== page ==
Corporations with international operations need to assess the risks associated with setting up and maintaining operations in different regions of the world. Consideration of the risks include considering such issues as political and economic stability. One indicator of the healthcare and quality of life in a country or region that is considered correlated with the risk and stability in the region is the child mortality rate. As a result, the healthcare and quality of care as measured by the child mortality rate in a region can impact the type and amount of investment in a region and countries within a region. The child mortality rate is the number of children 5 and under that die per thousand people in the population. The Inter-agency Group for Child Mortality Estimation (IGME) was obtained from www.childmortality.org.
The Excel file for this assignment has labels for the year, country name, and continent group.
|NAME OF FIELD||DESCRIPTION|
|Country||Name of the countries|
|Continent / Region||Countries were categories based on region|
|into 8 continents. The coding scheme was|
|1= South-East Asia, 2 = South Asia, 3 =|
|Western Europe, 4 = Eastern Europe, 5 =|
|Africa, 6 = South America and Islands, 7 =|
|Oceania with Australia and New Zealand, 8|
|= Middle East, 9 = North America|
|CMR1998||child mortality rate for 1998|
|CMR2008||child mortality rate for 2008|
Applying lessons learnt from Module 4:
We will test the following hypothesis:
- the mean child mortality rate for countries in Africa is more than the mean Child mortality rate for countries in South Asia. (α = .05),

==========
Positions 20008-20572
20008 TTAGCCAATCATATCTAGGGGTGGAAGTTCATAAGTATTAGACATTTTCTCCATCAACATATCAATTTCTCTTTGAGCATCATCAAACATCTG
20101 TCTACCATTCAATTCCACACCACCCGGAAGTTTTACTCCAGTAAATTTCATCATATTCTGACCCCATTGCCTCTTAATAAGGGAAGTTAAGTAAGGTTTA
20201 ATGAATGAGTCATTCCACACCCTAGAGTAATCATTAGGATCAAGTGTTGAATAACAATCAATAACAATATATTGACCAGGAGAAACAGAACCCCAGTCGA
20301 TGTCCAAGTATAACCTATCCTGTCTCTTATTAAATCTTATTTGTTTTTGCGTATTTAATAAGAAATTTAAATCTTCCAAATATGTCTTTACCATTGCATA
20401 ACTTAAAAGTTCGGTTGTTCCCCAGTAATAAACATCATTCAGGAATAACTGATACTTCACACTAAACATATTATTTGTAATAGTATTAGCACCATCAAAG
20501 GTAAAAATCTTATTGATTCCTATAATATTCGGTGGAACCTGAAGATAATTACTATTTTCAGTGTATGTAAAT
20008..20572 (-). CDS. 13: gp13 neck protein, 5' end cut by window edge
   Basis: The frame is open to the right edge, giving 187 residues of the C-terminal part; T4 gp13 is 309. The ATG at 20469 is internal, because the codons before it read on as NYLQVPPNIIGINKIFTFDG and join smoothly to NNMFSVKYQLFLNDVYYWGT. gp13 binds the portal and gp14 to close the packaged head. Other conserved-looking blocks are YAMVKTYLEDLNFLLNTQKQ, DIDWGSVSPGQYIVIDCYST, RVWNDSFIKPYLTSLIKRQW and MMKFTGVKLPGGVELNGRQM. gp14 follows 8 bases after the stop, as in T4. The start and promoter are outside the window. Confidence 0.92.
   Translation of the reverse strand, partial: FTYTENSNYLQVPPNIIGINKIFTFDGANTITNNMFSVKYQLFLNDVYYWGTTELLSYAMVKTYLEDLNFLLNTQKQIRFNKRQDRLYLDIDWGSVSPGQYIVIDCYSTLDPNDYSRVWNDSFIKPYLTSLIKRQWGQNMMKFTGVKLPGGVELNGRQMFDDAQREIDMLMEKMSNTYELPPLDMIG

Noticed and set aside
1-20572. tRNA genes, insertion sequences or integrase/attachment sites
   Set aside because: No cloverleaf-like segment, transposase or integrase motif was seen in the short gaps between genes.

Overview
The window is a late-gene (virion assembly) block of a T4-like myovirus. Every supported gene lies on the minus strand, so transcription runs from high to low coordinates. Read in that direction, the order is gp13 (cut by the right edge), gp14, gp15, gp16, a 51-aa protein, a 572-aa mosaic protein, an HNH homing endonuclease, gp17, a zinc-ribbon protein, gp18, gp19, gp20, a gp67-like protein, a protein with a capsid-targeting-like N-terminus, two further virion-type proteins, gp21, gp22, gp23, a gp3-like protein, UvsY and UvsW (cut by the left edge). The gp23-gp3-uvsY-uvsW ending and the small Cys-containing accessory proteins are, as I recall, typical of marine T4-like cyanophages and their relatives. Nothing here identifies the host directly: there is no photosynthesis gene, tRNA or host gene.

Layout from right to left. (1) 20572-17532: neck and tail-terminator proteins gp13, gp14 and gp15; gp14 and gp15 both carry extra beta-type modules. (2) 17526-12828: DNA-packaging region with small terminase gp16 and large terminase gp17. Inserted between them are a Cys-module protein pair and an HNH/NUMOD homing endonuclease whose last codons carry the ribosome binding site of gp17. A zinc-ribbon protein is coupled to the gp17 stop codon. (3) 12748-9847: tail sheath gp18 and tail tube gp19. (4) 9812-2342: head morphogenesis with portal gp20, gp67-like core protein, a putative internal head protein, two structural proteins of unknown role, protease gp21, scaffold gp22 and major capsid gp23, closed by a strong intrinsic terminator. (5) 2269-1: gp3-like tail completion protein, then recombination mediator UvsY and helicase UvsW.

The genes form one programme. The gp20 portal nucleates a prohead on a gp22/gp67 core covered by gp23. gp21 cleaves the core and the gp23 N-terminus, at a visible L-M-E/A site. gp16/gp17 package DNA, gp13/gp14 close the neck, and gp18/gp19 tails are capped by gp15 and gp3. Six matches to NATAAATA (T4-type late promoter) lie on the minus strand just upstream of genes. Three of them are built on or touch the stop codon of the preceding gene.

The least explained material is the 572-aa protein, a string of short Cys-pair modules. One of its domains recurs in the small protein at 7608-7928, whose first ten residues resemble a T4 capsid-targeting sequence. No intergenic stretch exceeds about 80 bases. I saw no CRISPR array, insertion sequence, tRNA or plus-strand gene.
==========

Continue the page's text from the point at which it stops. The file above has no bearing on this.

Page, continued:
- the mean child mortality rate for countries in Eastern Europe is more than the mean Child mortality rate for countries in the Middle East. (α = .01),
- the mean child mortality rate for countries in South East Asia is more than the mean Child mortality rate for countries in Western Europe, (α = .05) by 10 per thousand.
Food Lion Inc. would like to investigate the feasibility and future prospects of setting up stores in Denton County. Food Lion has provided you with a sample from a database of household financial variables. The sample contains 100 records. The various fields in the sample are:
Income1 : Annual income of head of household or primary wage earner
Income2 : Annual income of secondary wage earner
Famlsize : Size of family (number of people permanently residing in the household)
Ownorent : 1 if household is owned; 0 if it is rented
Autodebt : Automobile related debt pending for wage earners in the household
Hpayrent : Household mortgage payment or rent per month
Groc : Monthly expenditure on groceries
Loc : 1 = East Denton (E); 0 = West Denton(W); -1 = North Denton (N); 2 = South Denton (S)
Applying lessons learnt from Module 5:
We will use regression techniques to predict the monthly expenditure on groceries, of families who either rent or own their homes in Denton.
Alpha Tire Company wishes to offer a warranty for their tires. In order to perform an assessment of the tires’ durability, a sample of 41 newly manufactured tires is selected at random. The mileage at which each tire will fail needs to be determined. Rather than driving the tires around for months until they fail naturally (field test), the tires are installed on a special machine that simulates wear and tear (lab test) . The machine operates at high speed, high temperature, and applies high pressure on the tires against a rough surface. As a result, the tires blow up in just a few hours. A conversion formula is then used to compute each tire’s simulated mileage. At this
time Alpha Tire believes the meant time to failure is 40,000 miles (μ= 40,000) with standard deviation of miles to failure to be 3700 or (σ =3700)
Applying lessons learnt from Module 1 and 2:
- The feasibility of offering a 35,000-mile warranty on their tires, i.e. what percentage of tires would fail before 35,000 miles!
- Assuming that the tire mileage is normally distributed and the mean number of miles to failure is not known nor is σ. Using the sample of 41 tires as our estimate of the mean (X Bar) and s = the sample standard deviation; we will estimate the 95% confidence interval for the number of miles to failure.